Singer, 21, sectioned after attempting suicide six times in three weeks killed herself after hospital staff let her out unescorted — (Daily Mail)

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Daily Mail

By Mia De Graaf

Samantha Maritza admitted to St George’s Hospital, Stafford, in May 2010

  • Had tried to hang herself, was sectioned after further 6 attempts on her life
  • Within a month she was let out alone for 2 hours, stepped in front of train
  • Parents have received five-figure sum from hospital which denied liability

A singer who killed herself while on leave from hospital had been sectioned after attempting suicide six times in three weeks.

Samantha Maritza was killed when she stepped in front of a train travelling at 125mph in June 2010.

It was just hours after the 21-year-old was released from St George’s Hospital in Stafford on unescorted leave.

Miss Maritza, the lead singer of up-and-coming electro band China Red, had been admitted to the ward the previous month when she tried to hang herself.

After a further six attempts on her own life in three weeks – and diary entries mentioning trains – she was sectioned.

But within a month, she was being prepared for unaccompanied day release away from medical staff and family.

Despite warning their daughter wasn’t ready, her parents claim their protestations went unnoticed.

Later that day it emerged that she had died in a fatal collision with a train at Lichfield Trent Valley and was able to be identified by her treble clef tattoo.

Today, her parents, Stephen, 57, and Joan, 55, have been paid a five-figure sum after launching a negligence claim against the hospital.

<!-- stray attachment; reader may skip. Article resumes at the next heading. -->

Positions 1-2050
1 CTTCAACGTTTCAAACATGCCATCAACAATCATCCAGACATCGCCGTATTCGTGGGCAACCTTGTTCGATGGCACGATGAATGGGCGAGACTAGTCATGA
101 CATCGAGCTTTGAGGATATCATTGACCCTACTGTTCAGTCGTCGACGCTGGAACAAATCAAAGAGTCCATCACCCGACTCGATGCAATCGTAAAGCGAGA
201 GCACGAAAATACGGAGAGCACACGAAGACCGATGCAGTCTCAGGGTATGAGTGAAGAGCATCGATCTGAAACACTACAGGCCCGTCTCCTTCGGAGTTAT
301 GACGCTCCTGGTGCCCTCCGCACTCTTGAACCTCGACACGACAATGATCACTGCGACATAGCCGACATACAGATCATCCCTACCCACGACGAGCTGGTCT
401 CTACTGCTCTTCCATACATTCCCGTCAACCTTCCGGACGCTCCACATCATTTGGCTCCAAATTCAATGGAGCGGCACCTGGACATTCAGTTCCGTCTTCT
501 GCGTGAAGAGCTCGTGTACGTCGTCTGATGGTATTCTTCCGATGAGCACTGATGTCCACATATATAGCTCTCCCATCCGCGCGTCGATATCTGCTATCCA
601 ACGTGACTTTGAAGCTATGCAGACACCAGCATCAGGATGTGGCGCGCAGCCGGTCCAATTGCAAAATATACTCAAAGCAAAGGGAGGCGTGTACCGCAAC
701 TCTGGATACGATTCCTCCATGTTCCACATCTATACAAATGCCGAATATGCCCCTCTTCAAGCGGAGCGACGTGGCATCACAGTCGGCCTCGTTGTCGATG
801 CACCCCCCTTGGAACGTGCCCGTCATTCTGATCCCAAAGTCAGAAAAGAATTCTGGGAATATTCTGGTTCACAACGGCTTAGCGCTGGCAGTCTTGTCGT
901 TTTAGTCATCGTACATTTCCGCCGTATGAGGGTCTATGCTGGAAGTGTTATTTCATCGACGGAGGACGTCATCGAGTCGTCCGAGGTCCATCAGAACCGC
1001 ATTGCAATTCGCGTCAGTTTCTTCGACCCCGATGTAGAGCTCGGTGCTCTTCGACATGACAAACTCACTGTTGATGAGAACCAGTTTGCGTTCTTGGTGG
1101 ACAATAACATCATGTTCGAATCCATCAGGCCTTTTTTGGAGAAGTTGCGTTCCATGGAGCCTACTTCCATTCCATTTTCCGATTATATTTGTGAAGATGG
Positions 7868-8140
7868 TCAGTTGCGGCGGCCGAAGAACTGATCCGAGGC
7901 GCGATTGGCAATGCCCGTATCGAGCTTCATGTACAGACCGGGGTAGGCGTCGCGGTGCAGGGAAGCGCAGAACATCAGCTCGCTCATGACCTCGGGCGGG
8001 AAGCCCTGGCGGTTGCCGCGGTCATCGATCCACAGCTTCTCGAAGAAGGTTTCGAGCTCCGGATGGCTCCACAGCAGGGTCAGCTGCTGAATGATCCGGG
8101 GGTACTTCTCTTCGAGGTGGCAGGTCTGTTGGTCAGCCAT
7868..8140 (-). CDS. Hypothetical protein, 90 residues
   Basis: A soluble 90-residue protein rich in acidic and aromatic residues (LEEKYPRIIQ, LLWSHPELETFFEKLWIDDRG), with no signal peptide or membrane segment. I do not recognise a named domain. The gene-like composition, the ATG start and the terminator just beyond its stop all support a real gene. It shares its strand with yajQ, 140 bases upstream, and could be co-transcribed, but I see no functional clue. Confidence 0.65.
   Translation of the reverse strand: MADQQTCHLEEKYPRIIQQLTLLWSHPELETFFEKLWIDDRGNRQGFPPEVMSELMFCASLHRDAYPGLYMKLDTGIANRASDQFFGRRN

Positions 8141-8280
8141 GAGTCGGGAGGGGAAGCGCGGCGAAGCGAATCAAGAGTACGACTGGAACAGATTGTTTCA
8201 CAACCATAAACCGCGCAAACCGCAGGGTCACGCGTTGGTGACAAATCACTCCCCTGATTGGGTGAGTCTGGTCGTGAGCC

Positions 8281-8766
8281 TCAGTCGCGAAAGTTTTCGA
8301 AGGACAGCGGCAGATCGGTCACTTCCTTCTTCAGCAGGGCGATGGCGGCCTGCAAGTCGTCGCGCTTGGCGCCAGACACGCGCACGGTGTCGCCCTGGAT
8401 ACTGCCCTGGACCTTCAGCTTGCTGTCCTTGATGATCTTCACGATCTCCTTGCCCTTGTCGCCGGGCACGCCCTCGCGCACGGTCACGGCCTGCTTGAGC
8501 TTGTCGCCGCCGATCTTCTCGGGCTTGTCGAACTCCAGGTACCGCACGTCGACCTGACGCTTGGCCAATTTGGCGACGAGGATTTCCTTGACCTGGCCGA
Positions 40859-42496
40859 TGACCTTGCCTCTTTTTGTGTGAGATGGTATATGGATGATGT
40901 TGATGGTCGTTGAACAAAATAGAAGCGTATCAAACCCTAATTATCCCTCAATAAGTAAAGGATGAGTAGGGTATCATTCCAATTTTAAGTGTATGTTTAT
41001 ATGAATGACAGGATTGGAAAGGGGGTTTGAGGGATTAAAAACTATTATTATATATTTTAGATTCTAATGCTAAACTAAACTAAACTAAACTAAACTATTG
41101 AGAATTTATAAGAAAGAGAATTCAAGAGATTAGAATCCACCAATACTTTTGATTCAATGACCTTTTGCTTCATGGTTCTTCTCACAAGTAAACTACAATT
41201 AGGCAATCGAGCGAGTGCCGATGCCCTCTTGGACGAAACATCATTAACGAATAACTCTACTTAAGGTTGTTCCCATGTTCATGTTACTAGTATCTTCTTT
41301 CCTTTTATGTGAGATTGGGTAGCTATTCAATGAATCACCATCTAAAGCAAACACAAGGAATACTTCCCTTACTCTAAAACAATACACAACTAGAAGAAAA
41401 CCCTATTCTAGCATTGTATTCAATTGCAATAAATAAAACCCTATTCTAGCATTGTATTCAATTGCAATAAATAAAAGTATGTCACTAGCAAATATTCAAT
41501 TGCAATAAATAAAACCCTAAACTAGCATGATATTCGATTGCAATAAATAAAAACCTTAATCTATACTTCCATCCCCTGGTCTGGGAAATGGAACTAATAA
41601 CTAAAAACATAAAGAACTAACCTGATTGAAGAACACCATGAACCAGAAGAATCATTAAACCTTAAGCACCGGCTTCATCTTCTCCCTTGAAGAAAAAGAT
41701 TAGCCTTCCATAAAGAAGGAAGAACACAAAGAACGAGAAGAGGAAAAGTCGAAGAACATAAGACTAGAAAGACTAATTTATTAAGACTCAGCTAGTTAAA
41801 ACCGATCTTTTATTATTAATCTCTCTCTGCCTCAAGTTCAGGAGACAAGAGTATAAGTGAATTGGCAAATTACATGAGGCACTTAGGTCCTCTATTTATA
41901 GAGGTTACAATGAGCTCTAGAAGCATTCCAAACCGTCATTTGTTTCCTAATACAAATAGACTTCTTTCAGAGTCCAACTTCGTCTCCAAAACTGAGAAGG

South Staffordshire and Shropshire Healthcare NHS Foundation Trust settled with them out of court after refusing to accept liability.

Miss Maritza, a trainee hairdresser, had suffered from depression for two years before her death.

After making an attempt on her own life she agreed to be admitted and after a further six suicide attempts in three weeks she was sectioned.

But despite being on anti-depressants, she dedicated her time to mentoring young musicians who lacked confidence.

An inquest in 2011 found Sam killed herself while mentally unwell and her devastated family, including her brother Billy, 20, and sister Jamie, 23, launched a negligence claim against the hospital.

The hospital did not admit liability and settled out of court.

Amanda Godfrey, spokeswoman for South Staffordshire and Shropshire Healthcare NHS Foundation Trust, said: ‘We are truly saddened by the death of Samantha and our condolences go to her family.

‘In line with our usual policy, a full investigation was carried out into the circumstances surrounding her death and a number of changes have been implemented, including an emphasis to staff that patient notes must be completed in full and observation sheets correctly filed.

‘We have also recently introduced a new clinical information system which will allow all staff to have access to electronic health records, offering more comprehensive and up to the minute detail on each patient.’

Now her family are hoping to use the money to raise awareness about mental health problems, including contributing to the memorial fund they set up in her name – The Sam Maritza Trust.

They are calling for changes to the procedures and care in relation to unescorted leave as they believe more families could be saved from the grief they have experience.

Stephen said: ‘We were hoping that this would be a warning for the hospital but we don’t think it has.

‘Sam was in the worst situation possible to be left on her own.

‘Although we were hoping that things were getting better and she was coming back to us, we weren’t even sure if she was taking her medication.

‘It just didn’t add up and we can’t believe that letting her out alone was a risk they were prepared to take. The anger that came with our grief was horrific.

‘We just wish they had given one more day to improve before she was let out on her own. It’s too late for Sam, we just hope we might be able to help someone else, to show that mental health problems are an illness not a weakness that needs to be hidden.’